Supposing the VHEMT got maximum coverage, it might convince family after family not to have kids. But even at the height of its measurable success, the VHEMT would not have made humans extinct, but its own supporters. The movement’s own extinction is the only thing certain, making “Voluntary VHEMT Extinction Movement” possibly a more fitting name, whereas any possible impact on human numbers throughout the movement’s period of operation could only hope to be pitiful.
What can a movement supposedly so broad in scope do about the billions of people who won’t listen or can’t listen for reasons of their religion, culture, the political regime they live under, etc? The progeny of all the people who disagree or didn’t even hear the message at all will still be here, long after all the followers of such a movement as the VHEMT have all voluntarily gone extinct or slightly altered the demographics of the countries they operate freely in (the only possible practical outcome).
Interestingly, one or two historical Christian sects genuinely did decide that having children was immoral and castrated themselves (the Skoptsy are one known example).
If VHEMT proponents stop to think and understand the level of resistance that comes from trying to suppress human biological behavior, they would be wisest to decide that coercion is a much more measurable and achievable plan (are they going to be the future environmental terrorists constantly hinted at by Lifeboat Foundation writers?).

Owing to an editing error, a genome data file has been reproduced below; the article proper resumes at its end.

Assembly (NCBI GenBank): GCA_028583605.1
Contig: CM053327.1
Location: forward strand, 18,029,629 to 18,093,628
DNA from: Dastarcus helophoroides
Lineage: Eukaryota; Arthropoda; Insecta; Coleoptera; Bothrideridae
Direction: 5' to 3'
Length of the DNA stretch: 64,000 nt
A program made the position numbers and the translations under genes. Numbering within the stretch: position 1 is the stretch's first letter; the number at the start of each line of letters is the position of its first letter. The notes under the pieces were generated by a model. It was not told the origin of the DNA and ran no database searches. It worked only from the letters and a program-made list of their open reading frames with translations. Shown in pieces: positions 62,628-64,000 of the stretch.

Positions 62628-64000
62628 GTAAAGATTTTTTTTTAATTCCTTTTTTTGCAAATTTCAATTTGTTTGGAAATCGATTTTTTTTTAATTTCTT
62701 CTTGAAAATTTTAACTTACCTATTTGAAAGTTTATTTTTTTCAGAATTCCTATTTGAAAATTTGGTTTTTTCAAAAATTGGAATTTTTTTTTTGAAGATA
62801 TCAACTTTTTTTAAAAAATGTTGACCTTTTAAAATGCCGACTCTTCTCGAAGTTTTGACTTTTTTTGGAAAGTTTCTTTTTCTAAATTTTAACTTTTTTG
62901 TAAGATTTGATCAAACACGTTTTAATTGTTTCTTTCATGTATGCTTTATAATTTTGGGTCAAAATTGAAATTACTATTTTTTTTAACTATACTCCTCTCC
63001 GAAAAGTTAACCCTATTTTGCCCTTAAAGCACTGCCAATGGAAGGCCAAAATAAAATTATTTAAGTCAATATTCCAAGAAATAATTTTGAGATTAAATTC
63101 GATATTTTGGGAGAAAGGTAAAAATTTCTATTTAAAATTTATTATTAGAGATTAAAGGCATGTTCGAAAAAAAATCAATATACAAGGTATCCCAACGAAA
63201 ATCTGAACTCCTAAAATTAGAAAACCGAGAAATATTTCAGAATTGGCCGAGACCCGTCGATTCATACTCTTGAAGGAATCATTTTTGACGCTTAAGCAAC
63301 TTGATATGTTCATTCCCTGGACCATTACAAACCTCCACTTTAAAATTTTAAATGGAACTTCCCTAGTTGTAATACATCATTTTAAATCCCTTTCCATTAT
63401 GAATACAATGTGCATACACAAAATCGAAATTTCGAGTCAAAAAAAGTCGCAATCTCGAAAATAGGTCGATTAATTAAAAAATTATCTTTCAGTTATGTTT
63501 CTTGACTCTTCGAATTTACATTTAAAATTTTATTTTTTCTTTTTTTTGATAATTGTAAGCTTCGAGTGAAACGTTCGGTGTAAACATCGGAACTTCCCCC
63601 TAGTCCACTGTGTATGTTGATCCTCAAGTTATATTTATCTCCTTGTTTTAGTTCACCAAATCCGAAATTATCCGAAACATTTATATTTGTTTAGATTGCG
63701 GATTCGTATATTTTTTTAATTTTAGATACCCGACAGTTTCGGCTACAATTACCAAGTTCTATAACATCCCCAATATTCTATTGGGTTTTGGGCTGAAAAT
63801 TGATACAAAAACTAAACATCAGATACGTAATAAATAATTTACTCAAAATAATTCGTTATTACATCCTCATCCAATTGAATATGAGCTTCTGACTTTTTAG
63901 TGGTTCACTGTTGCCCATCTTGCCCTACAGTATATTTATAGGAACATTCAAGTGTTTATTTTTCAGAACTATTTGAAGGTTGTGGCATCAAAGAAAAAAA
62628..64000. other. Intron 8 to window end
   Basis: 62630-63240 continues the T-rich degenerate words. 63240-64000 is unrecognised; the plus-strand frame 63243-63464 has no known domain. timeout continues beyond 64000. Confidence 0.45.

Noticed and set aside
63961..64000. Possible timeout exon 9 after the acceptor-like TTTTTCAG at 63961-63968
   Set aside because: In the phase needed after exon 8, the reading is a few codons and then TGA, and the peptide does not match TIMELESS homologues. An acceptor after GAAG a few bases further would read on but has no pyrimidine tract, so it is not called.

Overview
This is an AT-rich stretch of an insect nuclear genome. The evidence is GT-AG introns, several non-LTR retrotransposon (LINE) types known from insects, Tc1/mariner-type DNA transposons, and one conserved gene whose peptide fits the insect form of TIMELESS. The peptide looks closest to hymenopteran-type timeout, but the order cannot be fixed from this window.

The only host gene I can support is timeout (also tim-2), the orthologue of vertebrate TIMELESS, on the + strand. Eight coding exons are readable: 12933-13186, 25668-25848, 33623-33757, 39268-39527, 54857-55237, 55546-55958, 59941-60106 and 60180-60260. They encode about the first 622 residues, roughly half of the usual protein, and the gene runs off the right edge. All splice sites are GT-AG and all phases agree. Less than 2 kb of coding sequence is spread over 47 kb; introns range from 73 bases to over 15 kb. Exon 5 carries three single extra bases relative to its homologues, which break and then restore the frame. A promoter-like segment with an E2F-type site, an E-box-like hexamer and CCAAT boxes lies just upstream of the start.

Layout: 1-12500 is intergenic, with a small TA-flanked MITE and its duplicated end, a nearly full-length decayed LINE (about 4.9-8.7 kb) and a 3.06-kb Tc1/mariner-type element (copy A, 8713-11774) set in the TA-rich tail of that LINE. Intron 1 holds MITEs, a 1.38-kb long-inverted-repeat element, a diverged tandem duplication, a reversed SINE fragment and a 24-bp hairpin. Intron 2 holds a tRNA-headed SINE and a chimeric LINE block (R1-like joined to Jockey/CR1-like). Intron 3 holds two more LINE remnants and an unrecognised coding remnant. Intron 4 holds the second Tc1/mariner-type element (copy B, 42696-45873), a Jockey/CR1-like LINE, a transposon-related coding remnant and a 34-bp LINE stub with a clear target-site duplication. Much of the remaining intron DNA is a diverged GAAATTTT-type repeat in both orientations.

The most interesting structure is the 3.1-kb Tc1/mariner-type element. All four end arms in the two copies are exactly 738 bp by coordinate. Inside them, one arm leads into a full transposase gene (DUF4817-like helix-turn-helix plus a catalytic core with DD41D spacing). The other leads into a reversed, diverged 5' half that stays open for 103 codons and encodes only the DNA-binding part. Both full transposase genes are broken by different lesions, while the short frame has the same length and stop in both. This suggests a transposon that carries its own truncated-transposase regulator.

Fast forward to the future. Earth is in greater throes than ever. Persuasion alone is just making their own supporters extinct. They need a way to get at their opponents too. But a resource-consuming war of starvation, sterilization or extermination to stamp out human biological behavior for the good of the planet would, ironically, be very bad for the planet, making coercion just as useless as persuasion in such a movement’s toolbox. As such, the VHEMT is an ironic creature. Support it, and you are only helping it go extinct.
Is it inhumane to bring children into the world?
Children cry when they are born. They don’t seem happy to be here. Medically, that’s just a reaction to using their lungs for the first time, which previously were filled with fluid. But let’s get on to the real issue at hand.
The second view I wanted to discuss is anti-natalism, and this is more interesting. Rather than appealing about the fate of other species and the Earth’s tragedies like the VHEMT, or asking for us to be hyper-environmentalists with the ironic task to be prolific messengers who aren’t so prolific at all, anti-natalism is more a philosophical school of thought. They don’t claim to have any practical, measurable or achievable plan. They simply believe that it is best not to be born.